I realised that there was a bit of a discussion going on at one of the tills and I walked over, the shop assistant was saying, “No, sir, you have to go back to the line. No! You have to wait your turn…”
I leaned towards to the father to listen to what he was saying, he was very calm. As many of the fathers we work with are, he was a little unsure of himself and he laughed a bit in that way you do when someone is being kind of unreasonable to you and you feel powerless to do anything else. “Yes, I know,” he was saying, by this point I was guiding him away from the till so we could talk, he continued, “I want to know if you can give us a price list of the items we can choose, so we can prepare what we want to buy before we get to the till.”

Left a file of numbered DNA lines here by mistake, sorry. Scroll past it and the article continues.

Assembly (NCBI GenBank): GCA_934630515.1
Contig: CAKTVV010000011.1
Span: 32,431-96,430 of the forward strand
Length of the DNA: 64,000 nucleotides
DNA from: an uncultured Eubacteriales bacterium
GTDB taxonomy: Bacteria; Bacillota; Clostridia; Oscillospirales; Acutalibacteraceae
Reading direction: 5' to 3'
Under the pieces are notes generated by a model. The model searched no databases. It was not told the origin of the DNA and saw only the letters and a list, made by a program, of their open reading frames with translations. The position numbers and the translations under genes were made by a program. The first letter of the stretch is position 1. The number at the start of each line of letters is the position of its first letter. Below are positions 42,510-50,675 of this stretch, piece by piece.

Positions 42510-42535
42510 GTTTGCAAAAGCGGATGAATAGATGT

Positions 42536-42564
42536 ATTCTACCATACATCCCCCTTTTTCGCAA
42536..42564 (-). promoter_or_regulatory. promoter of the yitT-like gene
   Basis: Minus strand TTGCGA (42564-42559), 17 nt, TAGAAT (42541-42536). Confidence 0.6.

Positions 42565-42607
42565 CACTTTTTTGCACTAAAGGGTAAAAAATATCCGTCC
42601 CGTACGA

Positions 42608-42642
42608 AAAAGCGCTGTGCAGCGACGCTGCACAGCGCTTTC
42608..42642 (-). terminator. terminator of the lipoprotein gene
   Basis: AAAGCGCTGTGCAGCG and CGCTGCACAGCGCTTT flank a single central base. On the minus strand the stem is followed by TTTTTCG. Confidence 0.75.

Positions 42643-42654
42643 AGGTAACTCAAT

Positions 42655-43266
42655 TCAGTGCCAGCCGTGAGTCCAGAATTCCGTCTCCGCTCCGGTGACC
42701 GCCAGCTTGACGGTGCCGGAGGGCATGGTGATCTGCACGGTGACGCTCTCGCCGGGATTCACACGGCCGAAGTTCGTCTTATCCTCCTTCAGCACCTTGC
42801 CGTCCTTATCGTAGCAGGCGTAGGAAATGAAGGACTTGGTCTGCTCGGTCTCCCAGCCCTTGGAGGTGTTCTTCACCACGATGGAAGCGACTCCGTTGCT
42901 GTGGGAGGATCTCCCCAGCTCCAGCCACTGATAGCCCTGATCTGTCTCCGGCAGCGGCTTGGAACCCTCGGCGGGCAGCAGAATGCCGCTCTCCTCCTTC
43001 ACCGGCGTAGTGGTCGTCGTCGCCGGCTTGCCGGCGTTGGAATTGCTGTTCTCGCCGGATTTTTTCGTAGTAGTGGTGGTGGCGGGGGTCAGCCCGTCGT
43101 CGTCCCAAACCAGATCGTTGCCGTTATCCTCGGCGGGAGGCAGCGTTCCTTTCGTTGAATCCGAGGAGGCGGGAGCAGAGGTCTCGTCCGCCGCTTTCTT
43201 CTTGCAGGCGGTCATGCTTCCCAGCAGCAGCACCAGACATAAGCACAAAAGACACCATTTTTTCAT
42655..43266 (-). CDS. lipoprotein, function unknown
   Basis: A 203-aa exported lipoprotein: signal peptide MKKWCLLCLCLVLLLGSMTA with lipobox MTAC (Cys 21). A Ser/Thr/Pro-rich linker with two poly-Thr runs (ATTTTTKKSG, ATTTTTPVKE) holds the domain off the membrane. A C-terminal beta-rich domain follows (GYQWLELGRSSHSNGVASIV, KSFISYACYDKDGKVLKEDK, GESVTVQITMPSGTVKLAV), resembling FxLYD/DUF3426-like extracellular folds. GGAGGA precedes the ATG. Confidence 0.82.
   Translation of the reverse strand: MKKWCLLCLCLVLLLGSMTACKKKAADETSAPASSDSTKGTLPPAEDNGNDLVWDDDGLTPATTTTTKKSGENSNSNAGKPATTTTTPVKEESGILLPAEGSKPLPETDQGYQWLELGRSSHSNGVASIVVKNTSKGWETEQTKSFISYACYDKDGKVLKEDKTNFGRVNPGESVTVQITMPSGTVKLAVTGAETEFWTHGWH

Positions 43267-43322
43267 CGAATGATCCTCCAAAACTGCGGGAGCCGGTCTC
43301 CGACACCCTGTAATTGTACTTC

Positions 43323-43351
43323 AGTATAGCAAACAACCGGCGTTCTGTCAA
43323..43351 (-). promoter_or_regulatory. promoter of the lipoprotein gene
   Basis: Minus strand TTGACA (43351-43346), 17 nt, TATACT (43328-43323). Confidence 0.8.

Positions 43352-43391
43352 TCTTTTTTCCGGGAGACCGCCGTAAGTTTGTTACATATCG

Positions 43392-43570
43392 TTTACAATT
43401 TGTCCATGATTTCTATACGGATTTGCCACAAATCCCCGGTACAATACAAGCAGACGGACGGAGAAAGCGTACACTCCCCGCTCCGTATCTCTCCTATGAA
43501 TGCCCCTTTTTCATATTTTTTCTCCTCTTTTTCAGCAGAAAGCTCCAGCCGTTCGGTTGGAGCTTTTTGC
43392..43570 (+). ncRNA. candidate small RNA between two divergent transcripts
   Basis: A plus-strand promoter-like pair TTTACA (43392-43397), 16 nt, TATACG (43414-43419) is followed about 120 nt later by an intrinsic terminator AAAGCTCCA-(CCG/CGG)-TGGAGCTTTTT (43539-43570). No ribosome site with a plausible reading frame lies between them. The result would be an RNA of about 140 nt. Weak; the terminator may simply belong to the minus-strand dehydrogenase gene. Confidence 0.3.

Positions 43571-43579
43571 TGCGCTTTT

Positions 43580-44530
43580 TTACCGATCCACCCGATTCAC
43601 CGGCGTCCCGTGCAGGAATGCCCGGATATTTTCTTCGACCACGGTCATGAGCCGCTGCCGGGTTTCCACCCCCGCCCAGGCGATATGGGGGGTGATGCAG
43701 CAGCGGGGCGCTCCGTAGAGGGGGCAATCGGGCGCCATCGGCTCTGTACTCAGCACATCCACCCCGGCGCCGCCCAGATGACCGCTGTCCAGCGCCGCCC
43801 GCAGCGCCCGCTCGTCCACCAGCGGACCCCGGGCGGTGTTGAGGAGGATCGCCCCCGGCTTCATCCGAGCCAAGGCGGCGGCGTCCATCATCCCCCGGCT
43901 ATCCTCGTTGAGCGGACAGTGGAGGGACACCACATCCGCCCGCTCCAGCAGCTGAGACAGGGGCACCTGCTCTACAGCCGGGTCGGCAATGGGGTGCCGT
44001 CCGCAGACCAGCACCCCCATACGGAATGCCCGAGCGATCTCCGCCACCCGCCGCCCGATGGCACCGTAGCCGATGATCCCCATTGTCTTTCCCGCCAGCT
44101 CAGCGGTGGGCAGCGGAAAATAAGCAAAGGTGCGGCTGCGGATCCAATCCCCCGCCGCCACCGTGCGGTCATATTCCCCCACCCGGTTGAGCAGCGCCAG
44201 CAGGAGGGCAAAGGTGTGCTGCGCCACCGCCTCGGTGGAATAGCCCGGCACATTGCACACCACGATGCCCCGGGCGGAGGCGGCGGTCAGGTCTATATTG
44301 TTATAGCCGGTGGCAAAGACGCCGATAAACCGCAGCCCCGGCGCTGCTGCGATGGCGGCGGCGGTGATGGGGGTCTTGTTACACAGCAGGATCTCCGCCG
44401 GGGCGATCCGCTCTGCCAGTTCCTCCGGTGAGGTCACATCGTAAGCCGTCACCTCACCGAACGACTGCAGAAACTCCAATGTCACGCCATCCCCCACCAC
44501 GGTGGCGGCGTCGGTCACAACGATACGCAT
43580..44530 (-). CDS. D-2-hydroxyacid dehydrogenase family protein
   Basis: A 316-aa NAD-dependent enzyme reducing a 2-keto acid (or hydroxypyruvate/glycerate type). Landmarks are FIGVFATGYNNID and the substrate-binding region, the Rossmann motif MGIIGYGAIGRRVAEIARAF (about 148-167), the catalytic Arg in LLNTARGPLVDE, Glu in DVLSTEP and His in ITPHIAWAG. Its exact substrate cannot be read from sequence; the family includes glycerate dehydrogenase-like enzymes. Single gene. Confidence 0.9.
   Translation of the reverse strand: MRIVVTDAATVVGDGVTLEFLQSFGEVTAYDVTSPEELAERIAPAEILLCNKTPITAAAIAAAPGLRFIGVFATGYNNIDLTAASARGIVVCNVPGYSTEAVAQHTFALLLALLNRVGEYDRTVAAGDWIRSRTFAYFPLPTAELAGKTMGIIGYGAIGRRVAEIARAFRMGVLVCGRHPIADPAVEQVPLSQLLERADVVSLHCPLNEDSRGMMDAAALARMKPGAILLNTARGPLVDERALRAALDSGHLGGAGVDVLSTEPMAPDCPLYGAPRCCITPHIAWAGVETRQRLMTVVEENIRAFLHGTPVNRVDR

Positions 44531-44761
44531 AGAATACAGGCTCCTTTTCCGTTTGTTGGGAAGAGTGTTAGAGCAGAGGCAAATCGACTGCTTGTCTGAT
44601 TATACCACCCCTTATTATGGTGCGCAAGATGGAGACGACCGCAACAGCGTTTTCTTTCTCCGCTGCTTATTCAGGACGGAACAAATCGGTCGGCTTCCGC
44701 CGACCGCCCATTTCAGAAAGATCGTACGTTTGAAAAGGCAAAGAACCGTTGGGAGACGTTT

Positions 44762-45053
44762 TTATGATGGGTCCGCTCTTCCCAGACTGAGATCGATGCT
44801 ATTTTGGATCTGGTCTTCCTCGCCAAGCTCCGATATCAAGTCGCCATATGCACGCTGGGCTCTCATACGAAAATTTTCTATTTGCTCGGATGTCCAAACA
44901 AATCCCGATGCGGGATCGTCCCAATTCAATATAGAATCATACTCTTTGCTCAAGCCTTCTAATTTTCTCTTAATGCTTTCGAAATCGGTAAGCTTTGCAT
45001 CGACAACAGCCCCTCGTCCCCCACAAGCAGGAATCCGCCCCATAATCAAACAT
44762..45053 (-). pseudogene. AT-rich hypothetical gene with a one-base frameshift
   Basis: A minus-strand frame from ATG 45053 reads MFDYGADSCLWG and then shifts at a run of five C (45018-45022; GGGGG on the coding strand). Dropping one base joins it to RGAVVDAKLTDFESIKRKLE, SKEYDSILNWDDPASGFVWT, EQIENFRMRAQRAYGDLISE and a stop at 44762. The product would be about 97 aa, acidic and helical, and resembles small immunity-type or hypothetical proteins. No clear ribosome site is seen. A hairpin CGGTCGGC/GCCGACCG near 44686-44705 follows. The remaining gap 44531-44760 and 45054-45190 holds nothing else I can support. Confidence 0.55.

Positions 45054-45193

And there it was, so simple, the reason why this was all taking so long and another reminder of how easy it is to disempower people even when you have the best intentions. Without prices, no one could prepare a list that added up to the amount that they had to spend, which meant they were taking twice as long at the till. I remembered my frustration and confusion about how long the shop assistants were taking at the tills last year, I hadn’t thought to consider how that process was working.
We printed lists of prices and set to work. For those who were able to work independently, they did the calculations themselves. For others, we worked with them to make the calculations and some families also needed help to decide what they wanted to buy. Time at the tills halved and then quartered.
In moments like these, I am reminded how hard it is to have empathy. How we forget to step out of our narrow perspective and look through someone else’s eyes. How difficult it is to understand the experience of any situation when you are not living it. Most of all, I am reminded to listen.
~ Liz Wilson, SKIP Director